September 2012

Judgments, decisions and board effectiveness


By Lewis Maleh, CEO Bentley Lewis.


We all make decisions and judgements based on personal bias. However, in order to ensure your company is run effectively by the best possible board, it’s important to take a more considered and structured approach to executive recruitment. It’s also worth taking a look at what the UK Corporate Governance Code expects of mutual insurers.

Daniel Kahneham,winner of the 2002 Noble MemorialPrize in Economic Sciences, has written a thought provoking book called “Thinking, Fast and Slow”, which was recommended to me by a FSA Supervisor.Kahneham is considered the father of behavioural economics and he summarises much of his research in his book.Kahneham eloquently addresses the way in which we make choices and judgements based upon our experiences and map of the world.

Kahneham comments that “questioning what we believe and want is difficult at the best of times” and this is equally true when evaluating board effectiveness and deciding who to invite on to the board. A well informed independent opinion can be a great help when making a judgement on how well the board is performing or who to appoint.We all have a tendency to make judgements about people based on cognitive bias rather than hard evidence.Forming an opinion on the correct mix of skills on a board and its effectiveness is vital to any company and should be approached in a slow and methodical way to ensure the best possible outcome.

As stated in The UK Corporate Governance Code “the board should have the appropriate balance of skills, experience, independence and knowledge of the company to enable them to discharge their respective duties effectively.” In addition “as part of their role as members of a unitary board, Non-Executive Directors should constructively challenge and help develop proposals on strategy”. Baroness Hogg commented in the Financial Reporting Council’s, Guidanceon Board Effectiveness (March 2011) that “boards need to think deeply about the way in which they carry out their role and the behaviours that they display, not just about the structures and processes that they put in place.”You can read her full preface and more details on the change in emphasis in the most recent edition of The UK Corporate Governance Code. The change in focus towards thinking about the way in which boards make judgements and decisionsemphasises the importance of using a structured approach to board evaluation and recruitment.

During a recent conversation with my FSA contact, he commented that a well thought out matrix of skills versus board member (see fig 1) using the traffic light grading system,is a useful tool to assess the combined skills of a board. Each member might have all or a number of the skills and when combined should make a balanced board. During my discussions with CEO’s in the Insurance sector, the general opinion is that it is wise to avoid individual board members taking ownership of particular issues. Decisions and reviews should be made collectivelyto ensure everyoneis engaged in all the issues and part of the decision making process. I suggest that members demonstrate a broad range of skills to avoid this scenario.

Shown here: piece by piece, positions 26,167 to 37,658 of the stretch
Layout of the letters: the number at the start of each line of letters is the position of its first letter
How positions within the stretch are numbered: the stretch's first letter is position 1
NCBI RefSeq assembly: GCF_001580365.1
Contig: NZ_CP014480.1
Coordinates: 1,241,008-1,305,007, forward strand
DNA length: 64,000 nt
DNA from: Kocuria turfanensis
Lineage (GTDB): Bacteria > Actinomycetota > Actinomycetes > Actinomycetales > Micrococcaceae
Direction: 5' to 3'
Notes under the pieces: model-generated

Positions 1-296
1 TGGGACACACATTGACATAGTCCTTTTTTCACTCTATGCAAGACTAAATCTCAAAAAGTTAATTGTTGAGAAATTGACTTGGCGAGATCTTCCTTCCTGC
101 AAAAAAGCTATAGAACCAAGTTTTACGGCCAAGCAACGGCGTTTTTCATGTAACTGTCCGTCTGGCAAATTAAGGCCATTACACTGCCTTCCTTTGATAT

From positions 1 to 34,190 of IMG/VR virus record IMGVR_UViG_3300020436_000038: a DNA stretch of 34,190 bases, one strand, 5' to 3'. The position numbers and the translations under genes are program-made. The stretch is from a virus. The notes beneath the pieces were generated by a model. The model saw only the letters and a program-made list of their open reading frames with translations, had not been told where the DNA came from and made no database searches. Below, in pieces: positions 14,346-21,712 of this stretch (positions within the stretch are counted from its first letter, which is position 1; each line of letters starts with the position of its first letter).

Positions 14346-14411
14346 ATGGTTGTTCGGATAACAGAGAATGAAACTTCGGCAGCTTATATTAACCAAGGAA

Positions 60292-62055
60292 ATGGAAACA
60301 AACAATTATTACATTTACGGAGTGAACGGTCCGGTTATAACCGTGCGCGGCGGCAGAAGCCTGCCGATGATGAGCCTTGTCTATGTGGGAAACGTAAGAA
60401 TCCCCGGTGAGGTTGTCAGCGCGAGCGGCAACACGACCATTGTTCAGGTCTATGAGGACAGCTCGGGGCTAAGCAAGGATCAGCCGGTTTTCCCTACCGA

Executive Directors

Non-Executive Directors













Strategic thinking


















Analytical & Critical Thinking






Understanding of Economic Issues






Educational Experience






Financial Experience






Legal Experience






Ability to function well in meetings






Creativity/Lateral Thinking







Fig1. Combined skills matrix

The key skills you include in your matrix can then be used in succession planning and to design a thorough and robust selection process for new board members.  On appointment of new Executive or Non-Executive Directorsthe FSA like to see evidence of this and it is generally accepted as best practice. There is a great deal of discussion at the moment about diversity on boards which is best dealt with separately. I think it is important to mention that as long as collectively they have the correct mix of skills and experience, I believe diversity in gender, background, industry experience and so forth makes for a much more effective board.

By using the skills matrix it can be decided which skills are essential and interview questions can then be designed to identify these core skills. It is important to have a diverse interview panel to minimise bias and to ensure the best possible decision is made.

Selecting people to be part of a board is not an exact science.There are many factors which can impact an individual’s contribution and their ultimate success or failure. However, I believe that planning a thorough interview process will increase your chances of making a successfulExecutive or Non-Executive Director appointment. Don’t make judgements based only on your intuition, however good it might be. Take the time to think about what your company really needs and make sure your decision making process is as robust as it can be. After all, a company is only as good as its people.


For more, contact:, 0207 580 4110

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